Liked by 1 person

  7. Pingback: Smorgasbord Health Column – Family Health A-Z – Allergies and Intolerances – Part One – The difference between them by Sally Cronin – MobsterTiger

  8. One of our grandchildren has life threatening allergies to dairy, eggs and nuts. Many of the people who come across him treat it as an intolerance and that’s so frightening for us. When he was about 8 months old our daughter took him into a Starbucks to meet some friends. He went into anaphylactic shock, our daughter yelled for someone to get an ambulance whilst she used the Epi pen. She had to use the second Epi pen as well, and when the paramedics turned up ten minutes later they had to give him another dose in the ambulance. They think it was caused by coffee droplets in the air. We all scrutinise food packaging now and you’d be surprised how many meat products have dairy in them. He’s been rushed off to hospital several times and, since he collapsed at his primary school, the staff are all much more aware of the severity of the situation…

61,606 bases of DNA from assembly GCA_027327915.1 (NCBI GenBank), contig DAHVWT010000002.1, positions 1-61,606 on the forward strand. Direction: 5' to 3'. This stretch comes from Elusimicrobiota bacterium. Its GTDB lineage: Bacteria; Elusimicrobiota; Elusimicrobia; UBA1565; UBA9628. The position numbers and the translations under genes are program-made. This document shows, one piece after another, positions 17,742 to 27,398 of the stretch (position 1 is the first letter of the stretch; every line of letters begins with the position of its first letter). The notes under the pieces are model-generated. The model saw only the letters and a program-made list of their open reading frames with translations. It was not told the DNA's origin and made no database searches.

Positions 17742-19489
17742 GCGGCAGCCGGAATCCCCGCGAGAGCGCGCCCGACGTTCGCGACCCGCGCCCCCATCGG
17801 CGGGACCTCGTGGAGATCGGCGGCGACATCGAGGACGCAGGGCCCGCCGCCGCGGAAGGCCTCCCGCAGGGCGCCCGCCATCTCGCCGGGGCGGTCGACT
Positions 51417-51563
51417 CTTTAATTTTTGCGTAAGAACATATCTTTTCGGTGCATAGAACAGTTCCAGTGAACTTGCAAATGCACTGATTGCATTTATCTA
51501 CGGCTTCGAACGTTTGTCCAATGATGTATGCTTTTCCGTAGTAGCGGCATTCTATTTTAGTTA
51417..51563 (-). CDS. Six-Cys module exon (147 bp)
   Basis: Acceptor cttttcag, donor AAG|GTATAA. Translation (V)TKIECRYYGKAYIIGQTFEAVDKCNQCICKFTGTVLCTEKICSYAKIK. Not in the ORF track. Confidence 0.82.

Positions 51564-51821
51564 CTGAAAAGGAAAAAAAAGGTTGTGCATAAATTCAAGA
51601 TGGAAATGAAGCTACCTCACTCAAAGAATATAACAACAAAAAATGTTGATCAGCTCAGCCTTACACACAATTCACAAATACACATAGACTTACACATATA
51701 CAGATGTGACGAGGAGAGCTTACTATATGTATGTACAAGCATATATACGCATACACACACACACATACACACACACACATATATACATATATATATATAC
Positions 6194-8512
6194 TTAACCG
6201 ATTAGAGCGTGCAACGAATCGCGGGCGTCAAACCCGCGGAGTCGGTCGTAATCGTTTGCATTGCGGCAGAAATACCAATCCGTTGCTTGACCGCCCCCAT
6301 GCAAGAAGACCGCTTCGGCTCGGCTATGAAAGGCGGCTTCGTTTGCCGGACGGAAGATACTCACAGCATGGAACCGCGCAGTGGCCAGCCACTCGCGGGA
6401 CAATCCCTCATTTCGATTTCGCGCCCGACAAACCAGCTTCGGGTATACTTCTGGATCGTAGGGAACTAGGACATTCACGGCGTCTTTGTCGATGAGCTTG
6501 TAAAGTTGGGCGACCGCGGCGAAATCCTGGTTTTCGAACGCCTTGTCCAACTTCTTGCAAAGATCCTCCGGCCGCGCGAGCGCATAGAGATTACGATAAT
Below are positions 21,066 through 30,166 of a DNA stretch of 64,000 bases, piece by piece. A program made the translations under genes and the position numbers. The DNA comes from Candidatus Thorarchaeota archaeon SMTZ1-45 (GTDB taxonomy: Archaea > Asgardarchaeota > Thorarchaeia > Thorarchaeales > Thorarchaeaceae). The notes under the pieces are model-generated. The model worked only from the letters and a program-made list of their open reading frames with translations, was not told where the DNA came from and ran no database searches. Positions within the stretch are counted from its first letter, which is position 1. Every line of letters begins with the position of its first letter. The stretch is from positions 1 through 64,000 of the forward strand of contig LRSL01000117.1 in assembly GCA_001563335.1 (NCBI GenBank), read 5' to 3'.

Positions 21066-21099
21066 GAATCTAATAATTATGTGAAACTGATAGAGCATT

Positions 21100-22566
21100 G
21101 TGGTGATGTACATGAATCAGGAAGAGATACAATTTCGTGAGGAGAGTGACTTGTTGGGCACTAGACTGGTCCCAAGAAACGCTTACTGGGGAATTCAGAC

I remember reading about your fire ants issue in your travels round America. That must have been terrifying for everyone.

    Liked by 1 person

  9. Sally, what an informative and interesting article! I didn’t know you were a nutritionist, so you know whereof you speak. Most of my family lives in the pine forests of New Jersey, where we have horrendous pine pollen issues for the month of May. We are in that season now. We all get the sniffles, runny eyes, etc., and take care not to spend much time outside at this time of year. I’m grateful that, so far at least, none of us has a true food allergy, though. Thanks for this fascinating article!

    Liked by 1 person

    • My husband has the same allergy to pine Maura and our house in the mountains above Madrid was surrounded by them.. here back in Ireland thankfully not common in gardens and he has no problem.. but I do understand how debilitating it is. One thing that does help is to wear a cap or hat when outside. and if you cannot wash your hair every night then a good brush and a clean pillow case as that is where the pollen gathers. xxhugs